I have been trying lots of new beers, and in order to catch up, I'm going to review two of them in this post.
Lately, I've pulled away from buying my lunch at the cafeteria at work, partly because it's not inexpensive and also because the short-order cook has difficulties, at times, putting together a club sandwich. Also, she talks to me with a baby voice that I find off-putting in a person that is about my age.
Instead, I take about the same amount of time at lunch to drive to a nearby IGA, and I prefer to do this because I get to choose exactly what I want to eat without having it botched (or, if it is, that's totally on me) and it costs a lot less for a lot more.
But there's an even better reason to go to this independent grocer: beer.
Working in Québec, every single grocery store has an extensive selection of beer; especially, craft beer that is not readily available in Ontario. And while some Ontario grocery stores are now selling beer and wine, these stores are either out of my way or are situated close to an LCBO, my preferred venue for finding great craft brews.
In the IGA near work, I find that in addition to a great craft beer selection, there are lots of variety packs that allow me to try several styles of beer that a brewer offers without committing to a six pack of a single type of beer.
And, as an added bonus, some of these beers go on sale, so I can usually find something new at a buck or so off the regular price.
I've tried quite a few over the past few months, from my favourites, Dieu du Ciel and McAuslan, to Archibald and les Brasseurs RJ.
One of the best beers that I've tried from my grocery-store visits is a beer from a brewery that I was introduced to a couple of years ago, as I was waiting for a flight at the Montréal airport. This brewery has a pub in the Pierre Elliot Trudeau International Airport, but also has a great selection of their beer in my IGA.
Let's look at their IPA.
La Ciboire IPA (6% ABV)Appearance: slightly unfiltered, bright apricot with a dense, foamy off-white head.
Nose: orange, grapefruit, and tropical notes like mango and pineapple.
Palate: candied grapefruit and tangerine. There are pronounced hops but they are not overly bitter. Orange rind and bitterness make their appearance in the long, satisfying finish.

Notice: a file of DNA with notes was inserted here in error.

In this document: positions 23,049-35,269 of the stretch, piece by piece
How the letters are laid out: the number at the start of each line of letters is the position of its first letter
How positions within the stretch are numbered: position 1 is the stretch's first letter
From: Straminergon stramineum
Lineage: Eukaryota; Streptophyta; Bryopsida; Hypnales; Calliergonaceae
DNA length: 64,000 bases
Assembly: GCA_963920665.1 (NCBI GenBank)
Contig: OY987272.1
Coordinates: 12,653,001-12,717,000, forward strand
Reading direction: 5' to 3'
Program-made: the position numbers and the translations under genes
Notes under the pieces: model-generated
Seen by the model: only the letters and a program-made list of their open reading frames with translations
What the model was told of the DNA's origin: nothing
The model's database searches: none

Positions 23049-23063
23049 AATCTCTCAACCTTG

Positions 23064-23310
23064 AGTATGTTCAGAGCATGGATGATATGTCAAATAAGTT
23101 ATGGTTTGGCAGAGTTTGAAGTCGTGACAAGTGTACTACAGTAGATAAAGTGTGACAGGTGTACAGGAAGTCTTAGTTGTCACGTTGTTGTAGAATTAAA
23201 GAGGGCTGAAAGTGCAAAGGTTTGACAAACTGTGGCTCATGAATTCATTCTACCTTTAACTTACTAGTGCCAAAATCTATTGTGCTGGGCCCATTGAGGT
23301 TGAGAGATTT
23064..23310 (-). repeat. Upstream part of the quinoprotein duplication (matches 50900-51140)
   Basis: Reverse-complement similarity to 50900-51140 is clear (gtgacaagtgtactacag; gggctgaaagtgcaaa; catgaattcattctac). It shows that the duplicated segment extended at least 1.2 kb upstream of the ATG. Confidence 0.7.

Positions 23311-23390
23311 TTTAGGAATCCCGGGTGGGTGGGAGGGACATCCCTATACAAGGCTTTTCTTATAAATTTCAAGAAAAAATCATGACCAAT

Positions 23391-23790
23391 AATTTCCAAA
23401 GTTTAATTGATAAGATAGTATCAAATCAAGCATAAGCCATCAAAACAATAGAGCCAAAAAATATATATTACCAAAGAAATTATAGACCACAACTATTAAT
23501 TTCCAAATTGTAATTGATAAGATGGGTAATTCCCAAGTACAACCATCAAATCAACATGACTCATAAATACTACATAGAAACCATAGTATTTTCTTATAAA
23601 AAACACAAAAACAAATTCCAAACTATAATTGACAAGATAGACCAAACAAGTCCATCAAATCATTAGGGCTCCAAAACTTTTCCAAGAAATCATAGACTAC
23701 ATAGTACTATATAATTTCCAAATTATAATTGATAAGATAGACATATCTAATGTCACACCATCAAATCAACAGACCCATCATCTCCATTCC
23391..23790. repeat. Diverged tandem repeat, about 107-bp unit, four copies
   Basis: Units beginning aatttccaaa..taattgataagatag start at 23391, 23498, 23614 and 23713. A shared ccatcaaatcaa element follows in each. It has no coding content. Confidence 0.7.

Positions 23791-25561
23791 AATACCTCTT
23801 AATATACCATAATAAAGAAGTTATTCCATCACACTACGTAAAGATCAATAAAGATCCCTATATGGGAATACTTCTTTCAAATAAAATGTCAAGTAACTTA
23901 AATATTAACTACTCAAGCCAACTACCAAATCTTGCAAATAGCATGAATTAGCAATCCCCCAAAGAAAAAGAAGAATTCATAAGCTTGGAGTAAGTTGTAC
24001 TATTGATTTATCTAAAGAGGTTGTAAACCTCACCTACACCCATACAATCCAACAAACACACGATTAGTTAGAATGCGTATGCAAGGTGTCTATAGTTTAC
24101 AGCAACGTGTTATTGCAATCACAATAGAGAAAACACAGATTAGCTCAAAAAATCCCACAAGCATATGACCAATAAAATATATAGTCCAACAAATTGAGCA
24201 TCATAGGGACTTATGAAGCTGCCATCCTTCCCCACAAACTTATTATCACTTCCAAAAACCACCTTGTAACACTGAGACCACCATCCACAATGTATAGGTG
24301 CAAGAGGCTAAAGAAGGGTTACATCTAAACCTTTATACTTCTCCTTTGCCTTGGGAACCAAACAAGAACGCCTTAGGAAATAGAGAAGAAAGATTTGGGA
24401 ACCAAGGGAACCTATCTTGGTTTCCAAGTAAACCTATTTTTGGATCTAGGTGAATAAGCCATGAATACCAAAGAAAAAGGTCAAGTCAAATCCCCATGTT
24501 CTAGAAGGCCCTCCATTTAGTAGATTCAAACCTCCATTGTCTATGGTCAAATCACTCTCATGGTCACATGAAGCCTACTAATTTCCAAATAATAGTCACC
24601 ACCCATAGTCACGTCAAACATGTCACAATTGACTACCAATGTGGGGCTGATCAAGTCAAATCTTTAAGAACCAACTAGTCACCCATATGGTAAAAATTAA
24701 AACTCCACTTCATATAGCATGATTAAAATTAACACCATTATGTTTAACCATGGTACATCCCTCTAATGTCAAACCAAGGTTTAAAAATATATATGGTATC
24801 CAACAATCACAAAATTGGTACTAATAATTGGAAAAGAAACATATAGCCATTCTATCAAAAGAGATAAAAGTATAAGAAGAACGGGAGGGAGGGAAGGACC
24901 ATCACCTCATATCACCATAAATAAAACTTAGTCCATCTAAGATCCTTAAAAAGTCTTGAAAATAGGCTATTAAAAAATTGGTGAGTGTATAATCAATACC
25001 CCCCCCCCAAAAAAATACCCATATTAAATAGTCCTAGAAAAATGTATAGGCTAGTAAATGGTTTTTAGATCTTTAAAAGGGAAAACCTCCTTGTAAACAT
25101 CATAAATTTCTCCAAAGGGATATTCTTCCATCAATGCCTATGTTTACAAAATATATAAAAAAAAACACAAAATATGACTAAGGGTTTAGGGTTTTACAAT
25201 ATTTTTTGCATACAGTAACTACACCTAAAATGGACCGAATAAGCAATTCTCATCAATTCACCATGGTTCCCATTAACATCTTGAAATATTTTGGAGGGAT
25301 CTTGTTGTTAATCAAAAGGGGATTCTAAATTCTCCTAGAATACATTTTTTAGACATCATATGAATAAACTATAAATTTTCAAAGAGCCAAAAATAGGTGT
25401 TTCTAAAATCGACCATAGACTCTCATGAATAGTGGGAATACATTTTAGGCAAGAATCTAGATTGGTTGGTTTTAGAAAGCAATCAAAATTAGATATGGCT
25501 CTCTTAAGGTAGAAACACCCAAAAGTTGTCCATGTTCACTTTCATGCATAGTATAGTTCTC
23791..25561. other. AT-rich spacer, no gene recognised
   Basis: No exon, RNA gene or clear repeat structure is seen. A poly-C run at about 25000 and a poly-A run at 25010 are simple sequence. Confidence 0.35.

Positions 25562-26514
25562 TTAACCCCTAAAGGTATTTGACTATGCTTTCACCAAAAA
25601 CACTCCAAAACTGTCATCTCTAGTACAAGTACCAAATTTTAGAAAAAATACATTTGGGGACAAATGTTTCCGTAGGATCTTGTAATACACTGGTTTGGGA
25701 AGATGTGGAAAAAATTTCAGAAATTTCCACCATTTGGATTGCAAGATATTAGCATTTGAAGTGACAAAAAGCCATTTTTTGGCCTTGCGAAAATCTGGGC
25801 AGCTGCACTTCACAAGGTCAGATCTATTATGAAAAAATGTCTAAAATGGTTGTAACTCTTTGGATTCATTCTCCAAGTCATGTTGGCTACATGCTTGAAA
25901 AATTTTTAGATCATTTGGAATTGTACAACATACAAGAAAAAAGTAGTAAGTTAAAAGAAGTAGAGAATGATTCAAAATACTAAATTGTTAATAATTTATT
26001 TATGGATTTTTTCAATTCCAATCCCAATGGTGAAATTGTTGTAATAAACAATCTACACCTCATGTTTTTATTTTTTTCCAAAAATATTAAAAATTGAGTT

Overall impression: this is a very nice, fruity IPA that is well-balanced between those fruit flavours and the finishing bitterness. This is an IPA lover's IPA.
Beer O'Clock rating: 4.5
I said, earlier, that McAuslan is one of my favourite Québec microbreweries. They have an outstanding IPA and make the best pumpkin and maple ales out there. There isn't a brew that they've produced that I haven't liked.
Until now. And I can't exactly say that I don't like this selection; rather, I was disappointed at how it didn't blow me away, particularly after I had just revelled in the oak-aged pale ale that I had picked up at the IGA only a week before.
Let's take a look:
Appearance: unfiltered, pale grapefruit juice or pineapple juice in appearance, with a creamy white head that settles to a thin cap.St-Ambroise Session IPA (4.5% ABV)
Nose: lots of fresh hops, with lemon citrus notes.
Palate: an astringent citrus—unripened grapefruit, with big hops and grass. The hops hit the roof of the mouth like you are sucking on a dry tea bag and the finish lingers, giving this ale an extremely dry feel.
Overall impression: this is a tough one to suss out. I like the hops but not the astringent fruit. I like the dryness but not how it feels on the roof of my mouth.
For a session IPA, it's good but there are better ones out there, and that's what disappoints me. Normally, I see a McAuslan beer and I know that I'm getting something good. With this selection, I'd drink it again but I don't think I'll buy more.
Beer O'Clock rating: 2.5
I'll review more brews from la belle provence as the months go on. Cheers!